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Should a Doctor Tell? (1923 film)

From Wikipedia, the free encyclopedia

Should a Doctor Tell?
Directed byP.J. Ramster
Alexander Butler
Produced byP.J. Ramster
Written byP.J. Ramster
StarringFred Oppey
P.J. Ramster Photoplays
Release date
18 August 1923[1]
LanguagesSilent film
English intertitles
Budgetless than £1,000[2]

Should a Doctor Tell? is a 1923 Australian silent film directed by P.J. Ramster and Alexander Butler. It is a high society melodrama about a man forced to be inspected by a doctor prior to his marriage, who discovers he has venereal disease.[2]

It is considered a lost film.


Dr Aubrey Mather, an advocate for compulsory medical examinations for both the sexes prior to marriage, consents to the marriage of his daughter, Dorothy, to Count Delvo, on condition that he can present a clean bill of health. The Count is revealed to have a general disease. His doctor, Stirling Worth (Fred Oppey), advises him to postpone the wedding but the Count wants to go ahead and tells Dr Worth to remain silent. Worth is in love with Dorothy but agrees to take a bribe and not tell to care for his sick mother. But later, haunted by images of her having a crippled child, he ends up telling on Dr Mather about his patient on the day of the wedding. The Count shoots Dr Worth and he dies in Dorothy's arms.[3][4]


  • Fred Oppey as Dr Stirling Worth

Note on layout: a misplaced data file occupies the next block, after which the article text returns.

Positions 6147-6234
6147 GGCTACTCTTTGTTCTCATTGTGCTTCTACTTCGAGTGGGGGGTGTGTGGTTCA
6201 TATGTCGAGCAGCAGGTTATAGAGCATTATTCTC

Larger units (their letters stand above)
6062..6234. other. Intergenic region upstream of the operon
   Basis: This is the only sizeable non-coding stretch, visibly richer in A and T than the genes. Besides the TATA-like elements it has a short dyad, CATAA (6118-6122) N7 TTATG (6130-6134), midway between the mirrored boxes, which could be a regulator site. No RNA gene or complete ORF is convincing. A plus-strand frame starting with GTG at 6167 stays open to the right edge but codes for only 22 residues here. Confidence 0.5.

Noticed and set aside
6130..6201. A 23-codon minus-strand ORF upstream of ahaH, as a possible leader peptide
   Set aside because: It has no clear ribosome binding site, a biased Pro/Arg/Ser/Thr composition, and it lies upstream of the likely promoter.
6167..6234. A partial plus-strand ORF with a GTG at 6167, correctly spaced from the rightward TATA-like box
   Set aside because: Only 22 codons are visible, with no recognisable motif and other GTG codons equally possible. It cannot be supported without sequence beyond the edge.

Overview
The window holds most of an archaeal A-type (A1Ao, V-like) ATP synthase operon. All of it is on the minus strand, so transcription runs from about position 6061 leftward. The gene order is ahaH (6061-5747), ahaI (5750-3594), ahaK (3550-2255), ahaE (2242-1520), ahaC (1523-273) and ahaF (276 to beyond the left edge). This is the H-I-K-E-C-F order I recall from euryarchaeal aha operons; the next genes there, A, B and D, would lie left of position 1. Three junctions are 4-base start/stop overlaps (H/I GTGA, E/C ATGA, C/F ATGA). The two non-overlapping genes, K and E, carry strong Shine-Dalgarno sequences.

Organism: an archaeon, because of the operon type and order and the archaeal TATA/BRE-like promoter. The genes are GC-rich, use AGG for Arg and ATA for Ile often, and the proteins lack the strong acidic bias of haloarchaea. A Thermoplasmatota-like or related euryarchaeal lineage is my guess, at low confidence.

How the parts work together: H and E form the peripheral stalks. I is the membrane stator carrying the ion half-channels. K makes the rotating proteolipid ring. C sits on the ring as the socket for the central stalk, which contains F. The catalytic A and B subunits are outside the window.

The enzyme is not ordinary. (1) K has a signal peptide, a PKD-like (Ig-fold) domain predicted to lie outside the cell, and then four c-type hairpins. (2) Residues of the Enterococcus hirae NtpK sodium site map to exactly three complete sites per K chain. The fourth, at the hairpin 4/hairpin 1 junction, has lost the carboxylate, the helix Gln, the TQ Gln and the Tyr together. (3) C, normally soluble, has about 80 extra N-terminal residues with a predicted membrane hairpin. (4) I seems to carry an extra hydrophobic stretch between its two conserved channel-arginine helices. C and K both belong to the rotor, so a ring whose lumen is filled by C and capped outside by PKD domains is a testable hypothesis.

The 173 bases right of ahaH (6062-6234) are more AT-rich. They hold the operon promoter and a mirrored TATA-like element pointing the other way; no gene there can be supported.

• Thelma Newling[5]
  • Verna Haines
  • Anne Parsons
  • Teddy Austin as Bennie the cripple


The majority of the cast was drawn from Ramster's acting school. The censor passed the storyline because of its moral tone.[2]


The film was Ramster's most popular.[2]


  1. ^ "TO-DAY". The Sydney Morning Herald. National Library of Australia. 18 August 1923. p. 14. Retrieved 2 June 2012.
  2. ^ a b c d Andrew Pike and Ross Cooper, Australian Film 1900–1977: A Guide to Feature Film Production, Melbourne: Oxford University Press, 1998, 118.
  3. ^ ""SHOULD A DOCTOR TELL?"". The Advertiser. Adelaide: National Library of Australia. 8 May 1924. p. 6. Retrieved 2 June 2012.
  4. ^ "LENARD'S NEW PROGRAMME". The Barrier Miner. Broken Hill, NSW: National Library of Australia. 26 May 1924. p. 3. Retrieved 2 June 2012.
  5. ^ "Advertising". The Mercury. Hobart, Tas.: National Library of Australia. 15 November 1924. p. 14. Retrieved 2 June 2012.

External links

This page was last edited on 22 November 2020, at 03:32
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